the accelerator down, and during a desperate sprint to the finish edging ahead to a two meter triumph, with both clocking at a great 15:03. Brookshire's time was a North Carolina record on the popularly used course, with the Southern Foot Locker regional
here fully two months from now. 

Watching the team contest was quite a menagerie, with the top half-dozen squads seemingly coming in 5-8-10 places apart after their first scorer. No one really had a clue, including the leading coaches. There did turn out to be an interesting mechanical twist to the ability or inability to pick out the winners. Long after the dust cleared the computer cranked out that it had been The Woodlands, the super Coach Dan Green led program from Texas that won the competition with 108 points over Christian Brothers' 121, Bingham's surprising 160, with Kingwood 162 and Campbell County (Wy) 162. 

In thinking back over the race one searched for where the Woodlands' runners were placed, but then realized that after leader Chris Emme, fifth overall at a fine 15:23, that some of his teammates had placed the meet's numbers over their school name, leaving a white singlet top and dark running shorts bottom that basically could have probably fit about a half a dozen of the squads in the event. Luis Bodes (9th-15:29), another who was accidentally a "school name hider with his number" led the rest of the Woodland charge, with Coach Green's depth, which had the top #2 finisher, second highest number three and four, and first number five team finisher in the event. For that matter, the winning squad had the first number six and number seven finishers of any team in their race, showing their dominance this day!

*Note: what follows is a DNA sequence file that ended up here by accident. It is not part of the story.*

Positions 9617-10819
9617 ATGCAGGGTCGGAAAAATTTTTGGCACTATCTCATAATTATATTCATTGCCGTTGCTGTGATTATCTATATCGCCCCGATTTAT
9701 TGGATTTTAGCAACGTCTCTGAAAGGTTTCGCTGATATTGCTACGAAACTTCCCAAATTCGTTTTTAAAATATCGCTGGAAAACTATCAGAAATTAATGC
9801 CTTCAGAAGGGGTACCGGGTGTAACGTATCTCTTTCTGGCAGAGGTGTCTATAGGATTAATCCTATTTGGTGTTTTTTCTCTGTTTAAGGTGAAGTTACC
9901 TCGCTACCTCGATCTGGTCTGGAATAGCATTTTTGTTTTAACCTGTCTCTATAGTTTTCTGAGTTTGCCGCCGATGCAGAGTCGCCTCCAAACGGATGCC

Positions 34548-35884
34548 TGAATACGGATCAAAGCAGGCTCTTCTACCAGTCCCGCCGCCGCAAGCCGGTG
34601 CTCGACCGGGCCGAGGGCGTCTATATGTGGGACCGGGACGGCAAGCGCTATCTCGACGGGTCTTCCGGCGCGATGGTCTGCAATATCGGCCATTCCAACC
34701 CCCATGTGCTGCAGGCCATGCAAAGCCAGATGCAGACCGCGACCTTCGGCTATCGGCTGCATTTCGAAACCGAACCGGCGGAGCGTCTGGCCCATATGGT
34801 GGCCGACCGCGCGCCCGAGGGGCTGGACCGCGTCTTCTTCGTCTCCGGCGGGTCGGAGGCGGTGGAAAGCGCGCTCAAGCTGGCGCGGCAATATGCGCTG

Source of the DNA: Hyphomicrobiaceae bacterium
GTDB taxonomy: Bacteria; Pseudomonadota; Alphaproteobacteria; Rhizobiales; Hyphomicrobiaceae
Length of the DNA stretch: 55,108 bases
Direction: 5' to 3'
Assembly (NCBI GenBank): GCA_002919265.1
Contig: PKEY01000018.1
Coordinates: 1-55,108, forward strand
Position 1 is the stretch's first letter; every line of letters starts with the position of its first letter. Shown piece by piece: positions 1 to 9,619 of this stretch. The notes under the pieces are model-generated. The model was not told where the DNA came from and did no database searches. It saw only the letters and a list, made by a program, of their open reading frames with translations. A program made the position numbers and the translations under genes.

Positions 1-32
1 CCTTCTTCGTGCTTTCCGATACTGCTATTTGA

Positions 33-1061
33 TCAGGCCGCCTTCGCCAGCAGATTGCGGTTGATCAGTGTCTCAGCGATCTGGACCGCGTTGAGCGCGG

But wow! It was so neat to see the athletes from all over racing so hard, great spectator support racing around the well-marshalled course to cheer them on, on a great and beautiful day on a wonderful course to mark the second half of the Championship portion of this affair!


We had a chance to talk to the winning coaches and individuals after the race. Very interesting is a discussion of the purpose of this meet, when both coaches deal with competing against successful powers from a couple of thousand miles away!  

Coach Jeff Arbogast was obviously ecstatic, indicating as everyone this weekend, "It was a tremendous race, but also a tremendous venue. There has been so much put into this race to make it magic for the kids. First of all we are stunned to actually make it here, and it looks like Disneyland. We were surprised at how strongly our girls ran. It was a battle, and I was just happy that we were as deep as we were. Tactically, we looked at Laura and Jackie up front, but with the rest of the squad we have a philosophy of "bend but not break." 

"We try to keep the spread as close as we can.  Through the first mile and a half we were surprised with the placings. A girl who is usually our five or six was number four today, and one girl had a little bit of a virus who toughed it out into our fifth place spot, with our 1-2 and 4 runners were very consistent with where they should be. 

"Coming in it was a matter of perspective, where you can do well in your own area, but how tough are those people 2000 miles away? I thought we could challenge, but was surprised with how well we ran. We have three seniors and four sophomores on the